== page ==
Enzymes are used in chemical reactions to speed up the reaction that is occurring and are biological catalysts. Enzymes can participate in a chemical reaction without being used up or destroyed, in normal conditions (Morris, Hartl, Knoll, & Lue, 2013). Although enzymes can go from one chemical reaction to another, only certain substrates, or reactants, can be paired with certain enzymes such as peroxidase to hydrogen peroxide as performed in Lab 20. These substrates bind to small caverns in the enzymes called active sites, and the chemical reaction begins (Morris et al., 2013).
Both the pH of solutions and substrate concentration play a role in enzyme structure and function. Enzyme function and the amount of substrate used are directly proportional. As the amount of substrate included in the chemical reaction increases, the reaction speed, provided by the enzyme, will increase as well (Leady, 2015). It is ideal for there to be an excess amount of reactant for the enzyme to react with in the chemical reaction. The more substrate added, the faster the reaction will take place – up to a specific point. Once the enzyme reaches the optimal substrate concentration, the enzyme cannot make the reaction go any faster; the same concept applies to the pH balance as well (Morris et al., 2013).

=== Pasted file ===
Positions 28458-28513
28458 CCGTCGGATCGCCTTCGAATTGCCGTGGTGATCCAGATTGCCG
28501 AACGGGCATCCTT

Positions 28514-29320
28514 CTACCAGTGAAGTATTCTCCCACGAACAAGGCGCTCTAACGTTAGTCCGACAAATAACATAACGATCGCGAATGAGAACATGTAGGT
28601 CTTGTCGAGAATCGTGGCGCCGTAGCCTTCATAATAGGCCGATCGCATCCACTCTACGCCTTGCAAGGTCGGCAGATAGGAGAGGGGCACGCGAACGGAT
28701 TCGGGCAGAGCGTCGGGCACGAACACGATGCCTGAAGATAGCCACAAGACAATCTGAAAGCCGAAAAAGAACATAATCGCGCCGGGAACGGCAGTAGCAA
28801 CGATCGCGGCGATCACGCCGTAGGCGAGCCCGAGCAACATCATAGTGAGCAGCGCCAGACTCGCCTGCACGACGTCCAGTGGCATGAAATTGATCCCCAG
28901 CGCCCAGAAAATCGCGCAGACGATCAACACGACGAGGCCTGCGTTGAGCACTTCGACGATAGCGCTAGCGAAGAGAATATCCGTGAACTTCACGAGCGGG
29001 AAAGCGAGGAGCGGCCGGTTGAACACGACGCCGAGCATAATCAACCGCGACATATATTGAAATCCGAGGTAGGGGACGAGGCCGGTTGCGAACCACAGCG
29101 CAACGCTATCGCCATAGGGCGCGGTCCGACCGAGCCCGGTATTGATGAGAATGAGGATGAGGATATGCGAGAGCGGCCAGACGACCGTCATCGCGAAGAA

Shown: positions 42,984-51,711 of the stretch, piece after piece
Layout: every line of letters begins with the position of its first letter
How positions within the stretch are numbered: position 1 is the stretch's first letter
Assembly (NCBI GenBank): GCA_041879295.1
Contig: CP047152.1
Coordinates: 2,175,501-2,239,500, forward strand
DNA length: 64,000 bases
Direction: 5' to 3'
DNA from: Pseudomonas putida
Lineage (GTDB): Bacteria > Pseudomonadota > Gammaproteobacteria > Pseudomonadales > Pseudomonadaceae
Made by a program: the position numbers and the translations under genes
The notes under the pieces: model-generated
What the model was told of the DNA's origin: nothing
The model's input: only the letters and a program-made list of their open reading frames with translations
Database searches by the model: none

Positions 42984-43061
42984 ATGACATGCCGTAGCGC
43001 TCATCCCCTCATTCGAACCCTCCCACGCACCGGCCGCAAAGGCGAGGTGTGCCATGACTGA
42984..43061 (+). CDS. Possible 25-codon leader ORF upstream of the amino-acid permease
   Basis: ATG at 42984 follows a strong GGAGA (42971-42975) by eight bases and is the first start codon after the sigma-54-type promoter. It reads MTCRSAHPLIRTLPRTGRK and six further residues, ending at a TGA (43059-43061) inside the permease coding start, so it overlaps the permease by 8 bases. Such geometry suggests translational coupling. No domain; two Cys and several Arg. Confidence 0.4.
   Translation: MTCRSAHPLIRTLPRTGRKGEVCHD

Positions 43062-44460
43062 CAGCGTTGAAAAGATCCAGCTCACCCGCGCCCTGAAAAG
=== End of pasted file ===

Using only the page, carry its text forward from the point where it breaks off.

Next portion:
The pH in the solution containing the enzyme and substrate affects the polypeptide bonds that form the enzyme (Leady, 2015). The enzyme can be altered if the solution is too acidic or basic, which breaks down the bonds of the enzyme. The enzyme needs to be in a solution that is made up of the ideal pH balance for the specific enzyme. The optimal pH differs for each enzyme (Brooklyn College). Once the optimal condition is reached, wheth...
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...r end of the spectrum pepsin, found in stomach acid, has an optimum that functions the best between 1.5 and 1.6 pH (Worthington Biochemical Corporation). The enzyme peroxidase is between the two enzymes, lactase and pepsin; all three of these enzymes have an optimal pH that is in the acidic end of the spectrum.
A weakness in the experimental design was suggesting one gram of turnip be used instead of two grams. One gram of turnip is not enough to make a usable enzyme extract. Two grams of turnip is a better sample to use since it ensures a proper amount of peroxidase extract. The time constraint was a problem in the experiment, not allowing for individual groups to all use the spectrophotometer separately. It was also difficult getting the test tube into the spectrophotometer quickly because of the enzyme. Otherwise, there weren’t any problems with the experiment.
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